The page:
The only audio option for the feature is a Dolby Digital 2.0 Mono mix in the film’s native English language. There’s no lossless audio option offered here, unfortunately. The Dolby Digital track sounds fine for the most part, it’s a little flat in spots but the score sounds decent enough as does the dialogue and there are no problems with hiss or distortion. The Australian Blu-ray release’s lossless mix has not been ported over for whatever reason, which is a disappointment. Optional English closed captioning is also offered.

    Extras on the disc start off with a commentary track from actors Derek Fowlds and Robert Morris and moderated by Jonathan Rigby, a well-regarded Hammer expert, which does a fine job of relaying the history of the picture and providing some welcome background and biographical information on those who made it. There’s quite a bit of detail here regarding the production, the sets, the score, the cast and the crew and some interesting critical analysis leant to the merits of Cushing’s performance and Fisher’s direction. It’s a solid track with a lot of good information in it that moves at a good pace and remains a pretty engaging listen from start to finish. Fowls and Morris are able to offer up their own specific recollections of what it was like working on the picture and also share some of their thoughts not just on their collaborators but on the finished product as well.

    Additionally the disc includes a twenty-six minute long World of Hammer Episode entitled The Curse of Frankenstein that serves as a nice look back at the importance of the Frankenstein legacy as it pertains to what Hammer did with its characters and the roles that many of their mainstays played in creating all of this. We also get another World of Hammer Episode, this time running twenty-five minutes and entitled Hammer Stars: Peter Cushing. It’s an excellent look back at the leading man who made so many of their films as popular as they are.

    Millennium have also included a new documentary (well, new in terms of a domestic release – it popped up on the UK Blu-ray release of The Witches) on the disc called Hammer Glamour clocks in at just under forty-five minutes in length. Here we get the chance to sit down with Hammer leading ladies Valerie Leon, Caroline Munroe, Martine Beswicke, Vera Day and Madeline Smith for a retrospective look back at the work they did for the studio in its heyday. It’s a welcome addition to the disc filled with some pertinent clips, archival stills and photos, and of course the firsthand accounts of the experiences these ladies had working on their respective contributions to the studio’s legacy.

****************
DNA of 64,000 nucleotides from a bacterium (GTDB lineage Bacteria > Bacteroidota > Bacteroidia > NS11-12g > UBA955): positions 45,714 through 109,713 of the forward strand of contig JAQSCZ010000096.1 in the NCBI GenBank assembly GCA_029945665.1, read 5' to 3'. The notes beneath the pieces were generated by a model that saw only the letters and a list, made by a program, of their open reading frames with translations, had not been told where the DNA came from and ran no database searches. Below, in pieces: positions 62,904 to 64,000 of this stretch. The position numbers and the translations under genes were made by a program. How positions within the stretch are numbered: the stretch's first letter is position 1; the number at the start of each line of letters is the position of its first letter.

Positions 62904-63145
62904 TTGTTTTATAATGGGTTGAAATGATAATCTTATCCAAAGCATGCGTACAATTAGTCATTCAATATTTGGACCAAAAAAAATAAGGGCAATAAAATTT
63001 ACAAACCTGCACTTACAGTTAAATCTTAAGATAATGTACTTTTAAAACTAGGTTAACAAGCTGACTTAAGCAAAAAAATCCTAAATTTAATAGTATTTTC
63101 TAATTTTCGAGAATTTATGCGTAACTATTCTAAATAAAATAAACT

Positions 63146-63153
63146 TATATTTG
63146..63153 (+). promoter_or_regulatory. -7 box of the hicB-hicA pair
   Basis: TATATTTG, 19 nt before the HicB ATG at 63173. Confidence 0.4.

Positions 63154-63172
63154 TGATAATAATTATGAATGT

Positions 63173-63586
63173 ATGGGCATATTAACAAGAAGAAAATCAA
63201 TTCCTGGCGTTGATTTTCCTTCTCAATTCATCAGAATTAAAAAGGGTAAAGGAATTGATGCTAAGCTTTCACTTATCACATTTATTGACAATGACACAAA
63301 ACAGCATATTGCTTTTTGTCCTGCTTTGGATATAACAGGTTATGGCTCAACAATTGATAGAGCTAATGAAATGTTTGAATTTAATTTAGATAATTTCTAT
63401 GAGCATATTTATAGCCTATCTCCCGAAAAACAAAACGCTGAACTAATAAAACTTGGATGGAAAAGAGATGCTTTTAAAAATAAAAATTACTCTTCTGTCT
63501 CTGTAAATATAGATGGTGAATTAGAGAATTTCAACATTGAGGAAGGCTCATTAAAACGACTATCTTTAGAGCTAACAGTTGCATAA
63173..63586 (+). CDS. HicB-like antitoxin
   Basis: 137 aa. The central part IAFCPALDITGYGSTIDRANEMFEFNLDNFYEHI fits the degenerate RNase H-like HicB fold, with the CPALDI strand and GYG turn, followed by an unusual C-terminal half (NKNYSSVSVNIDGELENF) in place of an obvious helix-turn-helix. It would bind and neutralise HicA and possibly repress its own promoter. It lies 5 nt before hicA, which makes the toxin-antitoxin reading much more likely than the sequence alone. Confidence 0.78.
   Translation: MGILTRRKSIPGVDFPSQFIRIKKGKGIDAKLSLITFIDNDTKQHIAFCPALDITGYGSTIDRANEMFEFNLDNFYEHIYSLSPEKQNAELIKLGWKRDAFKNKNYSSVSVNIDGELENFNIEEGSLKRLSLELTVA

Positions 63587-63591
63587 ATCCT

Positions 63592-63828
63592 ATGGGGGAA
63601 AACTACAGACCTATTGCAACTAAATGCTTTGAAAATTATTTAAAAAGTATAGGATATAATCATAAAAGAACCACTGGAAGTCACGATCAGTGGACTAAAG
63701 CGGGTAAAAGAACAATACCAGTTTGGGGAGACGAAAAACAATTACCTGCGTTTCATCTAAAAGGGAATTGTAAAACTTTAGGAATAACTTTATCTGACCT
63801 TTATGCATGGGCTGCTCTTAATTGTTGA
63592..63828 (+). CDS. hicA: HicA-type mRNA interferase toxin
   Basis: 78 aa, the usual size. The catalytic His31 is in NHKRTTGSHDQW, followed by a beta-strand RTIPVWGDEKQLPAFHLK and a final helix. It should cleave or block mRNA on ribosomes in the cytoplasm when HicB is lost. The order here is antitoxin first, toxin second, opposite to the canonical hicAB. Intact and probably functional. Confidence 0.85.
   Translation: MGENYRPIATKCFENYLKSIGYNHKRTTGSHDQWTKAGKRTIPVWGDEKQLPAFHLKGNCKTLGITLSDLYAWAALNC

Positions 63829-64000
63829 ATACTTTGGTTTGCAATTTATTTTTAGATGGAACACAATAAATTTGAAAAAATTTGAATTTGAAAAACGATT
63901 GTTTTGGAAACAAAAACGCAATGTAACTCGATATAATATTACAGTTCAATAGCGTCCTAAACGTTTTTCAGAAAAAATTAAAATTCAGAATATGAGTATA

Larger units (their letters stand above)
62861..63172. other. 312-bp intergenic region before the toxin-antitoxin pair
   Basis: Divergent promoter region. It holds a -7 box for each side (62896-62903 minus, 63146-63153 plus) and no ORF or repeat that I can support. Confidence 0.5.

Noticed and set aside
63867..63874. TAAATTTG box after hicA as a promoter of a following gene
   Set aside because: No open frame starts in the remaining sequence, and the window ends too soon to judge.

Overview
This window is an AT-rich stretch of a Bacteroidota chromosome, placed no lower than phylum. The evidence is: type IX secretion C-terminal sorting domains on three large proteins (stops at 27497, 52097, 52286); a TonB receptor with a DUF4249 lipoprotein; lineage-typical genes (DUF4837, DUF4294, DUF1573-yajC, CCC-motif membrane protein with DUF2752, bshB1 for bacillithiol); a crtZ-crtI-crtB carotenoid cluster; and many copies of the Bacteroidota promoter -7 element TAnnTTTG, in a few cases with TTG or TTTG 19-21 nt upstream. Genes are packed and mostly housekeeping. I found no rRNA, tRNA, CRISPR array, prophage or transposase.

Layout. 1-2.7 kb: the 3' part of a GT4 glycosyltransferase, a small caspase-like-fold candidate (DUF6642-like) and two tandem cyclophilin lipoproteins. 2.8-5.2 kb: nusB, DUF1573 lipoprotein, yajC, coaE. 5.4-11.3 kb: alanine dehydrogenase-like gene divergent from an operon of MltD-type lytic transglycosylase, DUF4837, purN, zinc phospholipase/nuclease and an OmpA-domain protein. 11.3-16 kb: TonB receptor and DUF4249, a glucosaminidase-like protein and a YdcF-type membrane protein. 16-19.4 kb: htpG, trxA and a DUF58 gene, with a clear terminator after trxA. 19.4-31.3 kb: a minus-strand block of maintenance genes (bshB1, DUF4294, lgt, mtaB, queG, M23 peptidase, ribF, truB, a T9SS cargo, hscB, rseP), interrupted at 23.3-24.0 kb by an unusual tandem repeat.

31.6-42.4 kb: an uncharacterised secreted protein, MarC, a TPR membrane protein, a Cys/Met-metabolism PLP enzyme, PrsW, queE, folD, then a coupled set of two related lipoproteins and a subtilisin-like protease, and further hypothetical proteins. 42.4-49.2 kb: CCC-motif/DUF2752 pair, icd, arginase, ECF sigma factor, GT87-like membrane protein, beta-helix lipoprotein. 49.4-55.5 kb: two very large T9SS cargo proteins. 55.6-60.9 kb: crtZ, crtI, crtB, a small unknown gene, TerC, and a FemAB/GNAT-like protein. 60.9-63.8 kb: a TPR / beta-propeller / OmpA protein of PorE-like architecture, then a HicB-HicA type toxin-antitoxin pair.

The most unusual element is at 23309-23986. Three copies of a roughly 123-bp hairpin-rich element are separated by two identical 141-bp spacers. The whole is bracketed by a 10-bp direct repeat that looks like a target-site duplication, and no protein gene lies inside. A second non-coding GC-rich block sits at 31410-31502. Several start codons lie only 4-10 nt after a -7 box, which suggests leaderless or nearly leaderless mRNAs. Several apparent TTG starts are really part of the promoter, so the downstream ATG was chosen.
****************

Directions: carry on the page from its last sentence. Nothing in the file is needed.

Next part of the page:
Rounding out the extras are the film’s original theatrical trailer, a pretty extensive animated stills gallery, menus and chapter selection. The disc comes housed inside a slipcase featuring identical cover art and tucked inside the case are a set of collectable insert cards.

    The Final Word:

    Frankenstein Created Woman holds up well decades after it was made thanks to the great work from all involved but particularly from Cushing, Denberg and Fisher. The script is clever and interesting, taking the story in interesting new directions without straying so far from its roots as to alienate its audience. It’s entertaining, atmospheric, and very well made. The Blu-ray release from Millennium once again misses out on a lossless audio option but offers up the movie in a decent transfer and with some quality supplements.

    Click on the images below for full sized Blu-ray screen caps!